[ This article was first published in the August, 2007, issue of
Larry’s Final Cut Pro Newsletter. Click here to subscribe. ]
[This technique comes to us courtesy of the June issue of Edit Well, published by
Peachpit Press. I reported on this problem in June, then asked Peachpit for permission to
share it with all of you, to which they graciously agreed.]
I was excited to start using Color, only to be stymied at the very first screen asking me to set the scratch disks for Color.
I clicked the Directory pop-up menu, but this only took me to the top level of my boot drive. I needed to set this to a different drive, but I had never seen a directory screen like this, nor was it described in the Color User Manual.
Clueless, I wrote Alexis Van Hurkman, who wrote the Color User Manual asking for help. He replied:
I’m just so used to this in Shake that it never occurred to me to point this out specifically in the User Manual. Anyhow, do the following:
1) Click the Browse button in either the opening dialog or the Setup room.
2) In the navigation dialog, click the “up directory path” button in the upper-left corner (drive icon with red arrow up) until you’re all the way at the top of your drive hierarchy.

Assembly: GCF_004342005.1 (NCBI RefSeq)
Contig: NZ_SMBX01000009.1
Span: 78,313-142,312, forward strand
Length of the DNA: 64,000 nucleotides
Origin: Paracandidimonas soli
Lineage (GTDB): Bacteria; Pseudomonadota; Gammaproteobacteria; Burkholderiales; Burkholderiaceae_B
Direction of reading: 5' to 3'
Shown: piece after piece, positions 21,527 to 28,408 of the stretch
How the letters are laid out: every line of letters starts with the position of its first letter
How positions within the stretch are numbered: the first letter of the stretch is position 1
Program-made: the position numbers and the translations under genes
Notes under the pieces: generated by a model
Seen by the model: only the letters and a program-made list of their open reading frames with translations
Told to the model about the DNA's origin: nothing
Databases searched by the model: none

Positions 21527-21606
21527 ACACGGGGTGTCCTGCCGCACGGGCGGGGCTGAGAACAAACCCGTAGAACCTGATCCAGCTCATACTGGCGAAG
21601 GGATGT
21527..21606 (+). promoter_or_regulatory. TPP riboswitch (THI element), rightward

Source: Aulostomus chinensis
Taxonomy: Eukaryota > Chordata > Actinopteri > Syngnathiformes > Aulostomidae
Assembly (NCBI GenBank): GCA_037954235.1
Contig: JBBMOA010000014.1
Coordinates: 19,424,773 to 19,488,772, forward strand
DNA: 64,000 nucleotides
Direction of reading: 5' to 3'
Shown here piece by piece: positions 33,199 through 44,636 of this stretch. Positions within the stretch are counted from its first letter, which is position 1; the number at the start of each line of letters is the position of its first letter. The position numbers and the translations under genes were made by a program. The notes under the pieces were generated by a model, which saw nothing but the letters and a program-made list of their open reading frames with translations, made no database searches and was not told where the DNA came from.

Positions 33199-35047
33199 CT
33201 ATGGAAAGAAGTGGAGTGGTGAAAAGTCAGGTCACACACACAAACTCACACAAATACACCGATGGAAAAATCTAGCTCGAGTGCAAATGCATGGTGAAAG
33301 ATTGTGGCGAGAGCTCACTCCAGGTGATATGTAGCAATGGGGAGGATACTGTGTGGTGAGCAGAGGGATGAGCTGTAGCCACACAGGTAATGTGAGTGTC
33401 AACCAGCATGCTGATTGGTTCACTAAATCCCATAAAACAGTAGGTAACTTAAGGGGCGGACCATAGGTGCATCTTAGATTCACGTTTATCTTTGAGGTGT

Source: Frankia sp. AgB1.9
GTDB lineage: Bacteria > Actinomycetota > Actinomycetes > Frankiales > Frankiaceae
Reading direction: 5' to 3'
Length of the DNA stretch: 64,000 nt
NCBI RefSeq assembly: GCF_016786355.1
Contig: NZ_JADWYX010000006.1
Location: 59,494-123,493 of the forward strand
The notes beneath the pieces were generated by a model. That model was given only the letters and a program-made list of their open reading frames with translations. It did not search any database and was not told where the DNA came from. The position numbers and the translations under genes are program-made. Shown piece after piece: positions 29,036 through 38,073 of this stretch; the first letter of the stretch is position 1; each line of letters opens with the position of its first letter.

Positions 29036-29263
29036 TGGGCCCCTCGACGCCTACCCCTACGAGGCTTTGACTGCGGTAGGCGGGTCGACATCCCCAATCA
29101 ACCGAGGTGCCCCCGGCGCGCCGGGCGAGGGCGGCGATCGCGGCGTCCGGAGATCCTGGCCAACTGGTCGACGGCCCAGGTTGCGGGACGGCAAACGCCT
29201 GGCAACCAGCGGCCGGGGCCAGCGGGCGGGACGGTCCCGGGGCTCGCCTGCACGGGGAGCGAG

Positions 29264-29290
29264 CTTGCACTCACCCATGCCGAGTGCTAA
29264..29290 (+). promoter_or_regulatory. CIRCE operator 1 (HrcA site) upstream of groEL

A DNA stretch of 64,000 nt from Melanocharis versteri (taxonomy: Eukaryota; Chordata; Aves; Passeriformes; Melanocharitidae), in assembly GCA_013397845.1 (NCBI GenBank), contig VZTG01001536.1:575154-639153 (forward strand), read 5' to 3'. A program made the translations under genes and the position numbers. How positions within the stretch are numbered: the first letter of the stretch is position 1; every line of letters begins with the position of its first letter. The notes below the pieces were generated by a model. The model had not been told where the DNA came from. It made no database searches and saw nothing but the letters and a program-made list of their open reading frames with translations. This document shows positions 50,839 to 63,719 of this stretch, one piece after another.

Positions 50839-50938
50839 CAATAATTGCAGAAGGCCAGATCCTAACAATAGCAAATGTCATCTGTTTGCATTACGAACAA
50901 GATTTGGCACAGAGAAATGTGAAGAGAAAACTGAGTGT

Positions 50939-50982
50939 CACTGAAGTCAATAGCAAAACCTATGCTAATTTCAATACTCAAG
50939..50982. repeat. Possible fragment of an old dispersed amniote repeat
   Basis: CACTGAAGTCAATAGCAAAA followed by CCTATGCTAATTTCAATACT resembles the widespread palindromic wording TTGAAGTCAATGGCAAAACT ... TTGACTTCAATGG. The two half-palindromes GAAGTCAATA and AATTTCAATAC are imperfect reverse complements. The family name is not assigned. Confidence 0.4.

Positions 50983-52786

3) Scroll down the list of folders until you find Volumes, then double-click it.
You should now see all the hard drive volumes that are currently mounted on your computer presented as individual folders (or items if you’re in list view).
4) From the list of available drive volumes, double-click the one you want to use to open it.
5) Create a new folder to store your media, and double-click it to open it as well.
6) Click Choose.
Repeat this process to create a new folder to store render files.
Steps 4 through 6 are essential because, unlike other Mac OS X apps, the Choose button only sees the current directory path, which ends with the directory that’s currently open. Directories that are selected but not open are not considered to be part of the current path. This isn’t the way the file dialogs work in any of the other Final Cut Pro Studio applications. But the Volumes directory is in fact a standard bit of OS X-ness that’s good to know about, especially for applications like Color and Shake, which treat the file browsing experience in a much more Unix-like fashion.
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